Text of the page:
If you’re under 60 years old, chances are that you use your laptop or tablet in bed or on a couch resting on your lap – hence the “lap” in laptop. You may even have noticed a humming or whirring sound coming from your laptop as its internal fan attempts to cool down the device. High temperatures and electronic devices don’t mix. If you’ve ever visited the server room at your company (the place where all of the computer servers are kept) you’ll wish you had brought a parka. In order to protect the components, server rooms are kept exceedingly cold – remember that the next time you need to keep 40 pounds of pastrami fresh.
But if you’re a man you should be monitoring more than just the temperature of your devices (or your pastrami). Conventional medical wisdom has long recommended that men keeping their undercarriage as cool as possible by staying away from hot tubs and super tight clothing. However, as the portability and constant use of electronic devices rise, our daily habits also change. Constantly using electronic devices expands the length of time and places the devices are used.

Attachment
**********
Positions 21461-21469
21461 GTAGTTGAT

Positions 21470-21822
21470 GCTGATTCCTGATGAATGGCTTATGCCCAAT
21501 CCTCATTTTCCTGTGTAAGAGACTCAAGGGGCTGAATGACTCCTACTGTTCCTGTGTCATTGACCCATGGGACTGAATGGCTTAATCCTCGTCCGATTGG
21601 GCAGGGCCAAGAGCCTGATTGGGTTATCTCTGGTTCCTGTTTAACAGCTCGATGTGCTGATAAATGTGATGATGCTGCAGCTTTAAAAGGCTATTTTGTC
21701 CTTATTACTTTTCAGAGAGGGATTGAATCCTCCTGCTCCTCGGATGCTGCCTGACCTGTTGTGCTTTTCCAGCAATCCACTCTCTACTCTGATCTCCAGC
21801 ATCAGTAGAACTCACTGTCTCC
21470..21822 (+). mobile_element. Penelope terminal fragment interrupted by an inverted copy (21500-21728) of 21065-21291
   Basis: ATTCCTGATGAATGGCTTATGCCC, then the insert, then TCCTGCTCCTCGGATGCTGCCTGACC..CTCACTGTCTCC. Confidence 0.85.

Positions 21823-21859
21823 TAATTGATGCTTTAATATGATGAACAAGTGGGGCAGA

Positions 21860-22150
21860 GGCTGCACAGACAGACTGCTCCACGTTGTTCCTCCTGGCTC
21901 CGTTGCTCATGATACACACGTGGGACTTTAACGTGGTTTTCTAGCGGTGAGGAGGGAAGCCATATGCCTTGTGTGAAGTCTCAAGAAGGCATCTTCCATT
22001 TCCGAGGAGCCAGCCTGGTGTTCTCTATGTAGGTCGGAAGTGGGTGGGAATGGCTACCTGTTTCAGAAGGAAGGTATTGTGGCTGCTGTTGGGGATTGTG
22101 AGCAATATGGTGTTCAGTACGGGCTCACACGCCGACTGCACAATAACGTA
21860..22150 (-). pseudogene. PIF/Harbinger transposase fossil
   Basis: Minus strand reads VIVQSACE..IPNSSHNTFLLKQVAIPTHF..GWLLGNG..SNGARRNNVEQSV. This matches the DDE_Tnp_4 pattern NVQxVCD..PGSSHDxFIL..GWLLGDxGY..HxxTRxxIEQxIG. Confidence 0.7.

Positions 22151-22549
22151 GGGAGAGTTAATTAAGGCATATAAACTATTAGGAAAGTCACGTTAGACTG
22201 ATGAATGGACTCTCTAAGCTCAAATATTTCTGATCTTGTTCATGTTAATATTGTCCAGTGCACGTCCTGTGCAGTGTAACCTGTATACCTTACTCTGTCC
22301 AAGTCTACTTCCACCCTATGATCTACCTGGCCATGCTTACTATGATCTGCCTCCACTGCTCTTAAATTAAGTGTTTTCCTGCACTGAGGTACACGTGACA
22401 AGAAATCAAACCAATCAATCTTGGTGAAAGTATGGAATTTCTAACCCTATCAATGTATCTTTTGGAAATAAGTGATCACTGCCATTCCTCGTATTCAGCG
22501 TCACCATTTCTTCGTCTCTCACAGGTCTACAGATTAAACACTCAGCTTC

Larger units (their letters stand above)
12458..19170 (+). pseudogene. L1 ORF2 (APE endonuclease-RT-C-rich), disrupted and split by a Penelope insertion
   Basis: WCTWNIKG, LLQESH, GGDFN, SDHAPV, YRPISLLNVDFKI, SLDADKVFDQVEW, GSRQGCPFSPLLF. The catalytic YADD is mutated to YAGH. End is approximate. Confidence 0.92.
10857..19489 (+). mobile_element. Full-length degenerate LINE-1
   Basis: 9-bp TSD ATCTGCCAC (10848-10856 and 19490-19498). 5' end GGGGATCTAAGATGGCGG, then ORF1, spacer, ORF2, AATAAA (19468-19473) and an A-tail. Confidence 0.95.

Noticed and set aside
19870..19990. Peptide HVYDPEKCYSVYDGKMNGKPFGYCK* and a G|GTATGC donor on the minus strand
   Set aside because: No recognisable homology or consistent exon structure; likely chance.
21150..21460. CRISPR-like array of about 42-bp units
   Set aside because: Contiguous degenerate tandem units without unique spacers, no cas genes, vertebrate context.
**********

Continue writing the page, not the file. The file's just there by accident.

Several studies have connected extended time of increased lap and groin temperature with an increase in scrotal temperature – which seems to lead to the production of abnormally shaped sperm. These new “warmer” sperm are less effective in penetrating the egg, diminishing fertility.
BOTTOM LINE: Gentlemen (of all ages) use a lap desk of some sort at all times. Parents of boys – here’s to ONE MORE THING to worry about…the future grandchildren you don’t even want to think about yet.
READ THE STUDY HERE: Hagai Levine, Niels Jørgensen, Anderson Martino-Andrade, Jaime Mendiola, Dan Weksler-Derri, Irina Mindlis, Rachel Pinotti, Shanna H. Swan; Temporal trends in sperm count: a systematic review and meta-regression analysis, Human Reproduction Update, https://doi.org/10.1093/humupd/dmx022
Jesse Weinberger is an Internet Safety Expert, Internet Safety Speaker for schools, and the author of “The Boogeyman Exists: And He’s In Your Child’s Back Pocket”; a guide for parents and educators on how to keep children safe in a 24-7 always connected digital society. Learn more about how to keep your children safe online. She has been teaching parents, schools, and students how to navigate online and mobile risks since 2003. Jesse is available for internet safety presentations to schools, parents, students, and organizations all over the United States.